Is it okay to acknowledge that sometimes a spirit of thankfulness is difficult?
Is it okay to recognize that many, if not most of us are in a season of deep lamenting right now, rather than a season of gratitude? Or perhaps “in addition to” is better said.
Our lives are in limbo.
Our country is in limbo.
While beauty surrounds us, disappointment seems to continuously lurk in the shadows, striking at will.
Where the sick people used to be resigned to those on the news, now they’re our friends and family members.
We’re tired of watching the pain expressed on our children’s faces as we tell them (again), “No. We can’t. It’s been canceled.”
We seem to be continuously bracing ourselves for the next wave of bad news.
Yesterday I went for a walk. In my ears, the melodies streaming from the music box; stories reminding me of the Lord’s goodness.
The crisp, cold air burned my lungs. It felt familiar and good, like an old friend whose embrace I hadn’t felt in months.
The early morning sun sprawled my long shadow across the grass. It made me feel taller. I pushed my shoulders back.
The crunch of the leaves underneath my feet, the sounds of birds flirting with each other, the hope of a new day lying open before me…all these things filled my heart with the knowledge of the goodness of God.
Yet, as I walked, surrounded by loveliness and goodness and truth, I realized just how sad I was.
I realized that, while my heart held fast to gratitude for a bounty of blessings, my soul was resting in a season of grief. Not depression, but lamenting.
And I felt, strangely, as though that was okay.
“Wait, Lord,” I asked. “Aren’t I supposed to shrug off this sadness? Aren’t I supposed to buck up and put on a happy face? ’Tis the season of thanksgiving, after all. I’m supposed to have an “attitude of gratitude.” I can’t be content being sad. Can I?”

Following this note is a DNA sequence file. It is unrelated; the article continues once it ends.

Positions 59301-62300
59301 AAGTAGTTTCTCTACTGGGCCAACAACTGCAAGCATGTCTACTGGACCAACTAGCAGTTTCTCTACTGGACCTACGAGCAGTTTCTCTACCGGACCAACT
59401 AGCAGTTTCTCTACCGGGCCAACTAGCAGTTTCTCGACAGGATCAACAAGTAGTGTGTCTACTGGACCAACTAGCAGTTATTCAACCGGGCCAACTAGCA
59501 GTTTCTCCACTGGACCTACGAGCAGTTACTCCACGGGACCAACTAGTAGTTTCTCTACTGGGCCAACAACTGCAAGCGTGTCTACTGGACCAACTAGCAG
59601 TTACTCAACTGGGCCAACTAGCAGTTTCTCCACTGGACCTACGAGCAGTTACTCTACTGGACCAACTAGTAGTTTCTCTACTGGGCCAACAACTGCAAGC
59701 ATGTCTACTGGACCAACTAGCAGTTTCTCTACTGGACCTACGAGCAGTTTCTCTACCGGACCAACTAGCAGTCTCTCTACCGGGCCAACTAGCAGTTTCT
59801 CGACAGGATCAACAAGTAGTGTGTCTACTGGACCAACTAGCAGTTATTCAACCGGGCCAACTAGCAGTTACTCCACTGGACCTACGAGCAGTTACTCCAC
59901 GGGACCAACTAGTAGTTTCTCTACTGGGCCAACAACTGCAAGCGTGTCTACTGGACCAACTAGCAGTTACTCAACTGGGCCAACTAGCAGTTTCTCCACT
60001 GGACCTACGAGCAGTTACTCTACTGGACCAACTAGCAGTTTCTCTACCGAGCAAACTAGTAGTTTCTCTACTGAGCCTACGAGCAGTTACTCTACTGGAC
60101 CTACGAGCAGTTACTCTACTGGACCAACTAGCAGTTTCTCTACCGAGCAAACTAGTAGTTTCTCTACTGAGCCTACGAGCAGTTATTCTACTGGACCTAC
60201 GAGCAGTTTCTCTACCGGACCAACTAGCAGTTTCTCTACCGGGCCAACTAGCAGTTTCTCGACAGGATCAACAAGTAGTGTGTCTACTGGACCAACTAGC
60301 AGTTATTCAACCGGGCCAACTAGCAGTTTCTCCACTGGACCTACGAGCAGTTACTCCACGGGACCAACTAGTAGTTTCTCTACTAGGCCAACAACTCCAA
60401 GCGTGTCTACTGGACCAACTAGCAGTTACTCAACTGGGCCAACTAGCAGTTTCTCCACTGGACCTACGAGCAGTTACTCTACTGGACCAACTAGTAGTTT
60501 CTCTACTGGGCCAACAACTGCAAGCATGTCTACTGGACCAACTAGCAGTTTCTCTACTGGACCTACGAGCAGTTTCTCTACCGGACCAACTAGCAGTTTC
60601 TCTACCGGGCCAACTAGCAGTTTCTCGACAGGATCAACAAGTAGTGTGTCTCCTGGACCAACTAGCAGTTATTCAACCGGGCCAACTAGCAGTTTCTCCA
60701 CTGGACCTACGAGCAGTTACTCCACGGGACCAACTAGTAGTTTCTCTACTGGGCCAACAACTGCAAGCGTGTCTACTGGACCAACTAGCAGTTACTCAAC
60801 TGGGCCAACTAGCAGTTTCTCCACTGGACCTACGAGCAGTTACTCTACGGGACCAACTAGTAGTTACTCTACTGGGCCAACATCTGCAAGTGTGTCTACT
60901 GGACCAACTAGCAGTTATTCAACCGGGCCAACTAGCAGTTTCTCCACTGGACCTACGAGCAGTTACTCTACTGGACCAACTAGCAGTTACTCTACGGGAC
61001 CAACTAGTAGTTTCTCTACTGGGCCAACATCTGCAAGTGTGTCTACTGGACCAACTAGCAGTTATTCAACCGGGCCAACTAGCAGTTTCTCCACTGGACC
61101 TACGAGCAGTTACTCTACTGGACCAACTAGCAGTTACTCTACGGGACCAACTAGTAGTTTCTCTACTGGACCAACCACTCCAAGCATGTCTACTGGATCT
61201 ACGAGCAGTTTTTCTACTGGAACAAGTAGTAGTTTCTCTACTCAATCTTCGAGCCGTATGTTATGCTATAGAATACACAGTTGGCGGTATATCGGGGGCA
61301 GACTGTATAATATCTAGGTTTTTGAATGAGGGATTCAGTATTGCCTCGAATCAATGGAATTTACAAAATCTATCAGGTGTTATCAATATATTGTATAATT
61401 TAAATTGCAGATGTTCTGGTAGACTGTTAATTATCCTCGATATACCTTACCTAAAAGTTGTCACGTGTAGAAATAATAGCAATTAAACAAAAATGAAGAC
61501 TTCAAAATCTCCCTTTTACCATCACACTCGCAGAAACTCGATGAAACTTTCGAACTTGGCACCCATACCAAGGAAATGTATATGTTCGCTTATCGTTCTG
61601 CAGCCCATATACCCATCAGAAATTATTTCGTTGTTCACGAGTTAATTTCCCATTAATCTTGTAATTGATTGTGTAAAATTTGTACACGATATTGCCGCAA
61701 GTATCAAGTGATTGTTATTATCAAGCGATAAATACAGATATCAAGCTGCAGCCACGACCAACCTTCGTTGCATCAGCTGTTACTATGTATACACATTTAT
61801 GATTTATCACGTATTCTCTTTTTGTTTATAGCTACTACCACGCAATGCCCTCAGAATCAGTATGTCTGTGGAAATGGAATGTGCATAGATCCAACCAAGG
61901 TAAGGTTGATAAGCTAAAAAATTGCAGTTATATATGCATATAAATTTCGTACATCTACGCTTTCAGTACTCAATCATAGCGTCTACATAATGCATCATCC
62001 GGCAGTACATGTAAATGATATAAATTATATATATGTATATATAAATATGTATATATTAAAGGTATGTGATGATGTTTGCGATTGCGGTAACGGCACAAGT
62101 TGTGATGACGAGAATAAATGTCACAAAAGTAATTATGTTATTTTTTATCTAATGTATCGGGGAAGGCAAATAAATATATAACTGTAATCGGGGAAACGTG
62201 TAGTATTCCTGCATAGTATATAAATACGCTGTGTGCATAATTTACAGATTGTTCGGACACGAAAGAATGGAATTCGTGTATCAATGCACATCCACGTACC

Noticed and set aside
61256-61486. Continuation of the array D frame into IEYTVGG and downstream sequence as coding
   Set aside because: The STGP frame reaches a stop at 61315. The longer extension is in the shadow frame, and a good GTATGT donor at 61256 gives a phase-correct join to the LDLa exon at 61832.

Then He answered me. From the melody of the music box, as if on cue, came His gentle reminder that it’s okay if I’m not always okay.
Do you remember how Mary was grieving? How you wept and she fell at your feet? Well, if it’s true that you know what I’m feeling, Could it be that you’re weeping with me?
Unexpected tears welled up in my eyes.
Oh, if only I had worn sunglasses.
The words continued.
Well, it’s so hard to know what you’re doing, So why won’t you tell it all plain? But you said you’d come back on the third day, And Peter missed it again and again.
So maybe the answer surrounds us, But we don’t have eyes to see That you’re always good, always good. This heartache is moving me closer than joy ever could. And you’re always good.
Perhaps you’re like me. Perhaps in this season of Thanksgiving, while acknowledging all there is to be thankful for, deep down your heart is grieving.
We’ve all experienced loss this year.
Loss of expectations.
Loss of control.
Loss of fellowship.
Loss of the ability to move freely about our lives.
Loss of the ability to wrap our arms around the necks of those we love so dearly.
Loss of normalcy.
I think I’m supposed to tell you today that it’s good to grieve.
We can still be thankful, but there’s nothing wrong with allowing ourselves to acknowledge our sadness.
It’s alright to shake our fists at the sky.
It’s necessary to confess our weariness.
It’s okay to walk down the street with tears in our eyes and say, “Lord, what are you doing? How much longer? I don’t understand this.”
Because more often than not, sorrow and heartache are the things that move us closer to the heart of God.
No one knows this more than those who have felt deep despair.
To be aware that the Lord weeps with us in our pain is one of the most joyful truths we can know.
If you’re sad today, know you’re not alone.
The Lord is by your side.
He doesn’t need you to put on a happy face.
He simply asks that you rest in Him.
My God, my God, be near me. There’s nowhere else go. And Lord, if you can hear me, Please help your child to know That you’re always good, always good.
As we try to believe what is not meant to be understood, Will you help us to trust your intentions for us are still good? ‘Cause you laid down your life and you suffered like I never could. And you’re always good, always good, you’re always good. (Andrew Peterson)